I have a tenant who moved in from Texas this year.
Last week I received a notice from her that she said the bedrooms are warmer and the living room is colder.
So I asked a contractor to inspect the unit. The contractor said that the furnace was OK and the tenant just need to adjust the vents. There are two registers in the bedrooms so that the air flow to the bedrooms is stronger. When the HVAC person offers this, the tenant said that she doesn't want to close the vents in the bedrooms because she will not be able to breathe.
Another thing is that the HVAC guy mentioned that the thermostat is in the bedroom. He suggested to move the thermostat to the center of the unit.
And I asked my contractor that let's say that witht the thermostat in the bedroom, let's say the tenant set the temperature at 73, and the living room is now 69. If you wants the living room temperature higher, she can just set the thermostat at 75, and then the living room would becom 71 for example. Even if I move the thermostat to the living room, it's that it's showing the temperature in the living room. There is still a temperature difference between those two areas.
The tenant now is saying that with the chicago heating ordinance, the lanlord needs to keep the temperature at minimum 68. So far she's still be able to keep the living room temperature at 68 while setting the thermostat at 73 in the bedrooms.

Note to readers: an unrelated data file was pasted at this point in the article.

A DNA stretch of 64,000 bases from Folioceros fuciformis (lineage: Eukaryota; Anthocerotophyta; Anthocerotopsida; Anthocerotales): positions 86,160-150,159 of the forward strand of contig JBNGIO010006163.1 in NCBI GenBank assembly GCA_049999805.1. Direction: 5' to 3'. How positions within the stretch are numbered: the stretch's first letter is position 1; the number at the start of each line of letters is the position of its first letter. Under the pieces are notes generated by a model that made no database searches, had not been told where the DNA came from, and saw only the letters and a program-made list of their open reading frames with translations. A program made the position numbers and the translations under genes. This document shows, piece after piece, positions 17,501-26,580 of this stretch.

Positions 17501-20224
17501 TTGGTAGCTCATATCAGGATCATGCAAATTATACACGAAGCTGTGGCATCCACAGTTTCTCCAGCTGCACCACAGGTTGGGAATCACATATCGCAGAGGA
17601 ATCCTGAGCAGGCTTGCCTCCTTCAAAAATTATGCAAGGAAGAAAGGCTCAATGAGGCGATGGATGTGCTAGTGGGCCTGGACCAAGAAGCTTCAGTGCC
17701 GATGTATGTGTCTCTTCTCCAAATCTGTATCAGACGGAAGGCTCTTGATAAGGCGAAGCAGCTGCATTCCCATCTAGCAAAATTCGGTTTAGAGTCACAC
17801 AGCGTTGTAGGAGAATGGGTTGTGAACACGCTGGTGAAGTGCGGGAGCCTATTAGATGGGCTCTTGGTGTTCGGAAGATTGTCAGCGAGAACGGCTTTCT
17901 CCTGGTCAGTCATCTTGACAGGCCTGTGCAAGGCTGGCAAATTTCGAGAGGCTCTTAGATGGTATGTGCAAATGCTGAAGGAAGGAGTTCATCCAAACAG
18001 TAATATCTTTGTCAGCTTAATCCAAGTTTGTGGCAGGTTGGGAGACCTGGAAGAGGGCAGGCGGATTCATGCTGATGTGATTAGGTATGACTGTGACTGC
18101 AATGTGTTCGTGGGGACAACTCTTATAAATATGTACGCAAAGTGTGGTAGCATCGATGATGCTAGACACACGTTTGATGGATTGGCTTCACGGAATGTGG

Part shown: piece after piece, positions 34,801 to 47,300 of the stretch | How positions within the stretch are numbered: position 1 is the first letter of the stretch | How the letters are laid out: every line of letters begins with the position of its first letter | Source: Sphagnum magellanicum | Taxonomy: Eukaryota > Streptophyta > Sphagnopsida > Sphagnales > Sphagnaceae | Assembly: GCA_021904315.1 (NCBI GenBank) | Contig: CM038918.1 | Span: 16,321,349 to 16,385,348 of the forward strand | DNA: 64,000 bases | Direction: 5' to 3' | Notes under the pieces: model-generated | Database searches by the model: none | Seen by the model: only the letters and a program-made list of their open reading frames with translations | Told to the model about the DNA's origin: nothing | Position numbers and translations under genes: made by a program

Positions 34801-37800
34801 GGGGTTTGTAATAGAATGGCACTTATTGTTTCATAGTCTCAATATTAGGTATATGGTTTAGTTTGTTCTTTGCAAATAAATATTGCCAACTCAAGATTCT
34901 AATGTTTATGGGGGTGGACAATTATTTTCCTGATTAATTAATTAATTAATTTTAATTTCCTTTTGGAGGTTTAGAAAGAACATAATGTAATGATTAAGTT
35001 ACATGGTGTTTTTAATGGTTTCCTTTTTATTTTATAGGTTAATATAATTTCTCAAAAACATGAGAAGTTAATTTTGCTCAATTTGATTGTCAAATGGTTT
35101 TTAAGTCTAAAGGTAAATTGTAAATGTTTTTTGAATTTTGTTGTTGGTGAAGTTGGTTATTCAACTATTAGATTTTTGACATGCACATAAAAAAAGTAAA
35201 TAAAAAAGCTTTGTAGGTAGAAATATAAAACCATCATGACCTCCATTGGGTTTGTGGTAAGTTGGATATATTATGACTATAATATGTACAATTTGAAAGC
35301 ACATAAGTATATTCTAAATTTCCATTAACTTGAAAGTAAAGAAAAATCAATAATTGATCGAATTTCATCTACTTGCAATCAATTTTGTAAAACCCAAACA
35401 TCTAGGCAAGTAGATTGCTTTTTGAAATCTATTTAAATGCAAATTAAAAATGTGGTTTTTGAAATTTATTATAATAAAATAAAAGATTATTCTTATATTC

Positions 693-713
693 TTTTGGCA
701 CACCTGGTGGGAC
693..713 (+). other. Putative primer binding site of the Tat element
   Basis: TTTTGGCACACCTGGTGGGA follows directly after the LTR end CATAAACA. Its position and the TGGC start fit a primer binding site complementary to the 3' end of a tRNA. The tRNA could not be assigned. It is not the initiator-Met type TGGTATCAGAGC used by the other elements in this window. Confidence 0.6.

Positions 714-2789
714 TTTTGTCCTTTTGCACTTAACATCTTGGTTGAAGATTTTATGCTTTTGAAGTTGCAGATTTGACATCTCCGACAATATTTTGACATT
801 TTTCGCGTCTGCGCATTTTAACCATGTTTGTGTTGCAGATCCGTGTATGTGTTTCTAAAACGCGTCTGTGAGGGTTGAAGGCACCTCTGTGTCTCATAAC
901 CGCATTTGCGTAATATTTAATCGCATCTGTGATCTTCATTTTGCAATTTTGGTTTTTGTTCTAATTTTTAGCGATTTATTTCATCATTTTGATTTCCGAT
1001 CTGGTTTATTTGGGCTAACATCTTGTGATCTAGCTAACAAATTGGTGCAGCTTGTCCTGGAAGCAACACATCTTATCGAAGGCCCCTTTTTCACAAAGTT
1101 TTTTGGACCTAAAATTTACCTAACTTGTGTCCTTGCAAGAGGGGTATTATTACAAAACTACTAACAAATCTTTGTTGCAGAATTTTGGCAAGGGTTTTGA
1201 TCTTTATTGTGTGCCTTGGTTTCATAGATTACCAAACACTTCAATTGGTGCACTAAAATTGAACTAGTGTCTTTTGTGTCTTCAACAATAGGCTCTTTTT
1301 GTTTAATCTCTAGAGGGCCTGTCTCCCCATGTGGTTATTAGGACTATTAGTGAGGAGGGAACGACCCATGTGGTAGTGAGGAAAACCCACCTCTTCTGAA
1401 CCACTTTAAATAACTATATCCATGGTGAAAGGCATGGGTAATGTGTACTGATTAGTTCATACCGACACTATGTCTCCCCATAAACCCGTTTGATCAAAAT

The tenant is using that to ask me to fix the issue.
The problem I'm having is that the furnace is working fine and the ducts are clean.
How should I do ?
Below is the heating ordinance,
The Department of Buildings enforces the Chicago Building Code, which includes the Chicago Heat Ordinance. The Heat Ordinance mandates that during cold weather months landlords supply heat to rental units or to any unit where owners do not have individual control of the heat.
From September 15 through June 1, the temperature inside a rental residence is required to be at least 68 degrees from 8:30 AM to 10:30 PM, and at least 66 degrees from 10:30 PM to 8:30 AM.
Landlords face fines of up to $500 per day, per violation, for each day they do not supply adequate heat. The reason for lack of heat does not matter -- landlords must follow the law, and apartments must be heated.
If you are a renter and your landlord is not providing adequate heat or no heat at all, please contact 311 to file a complaint. The Department of Buildings will inspect your unit and we will take action against delinquent owners.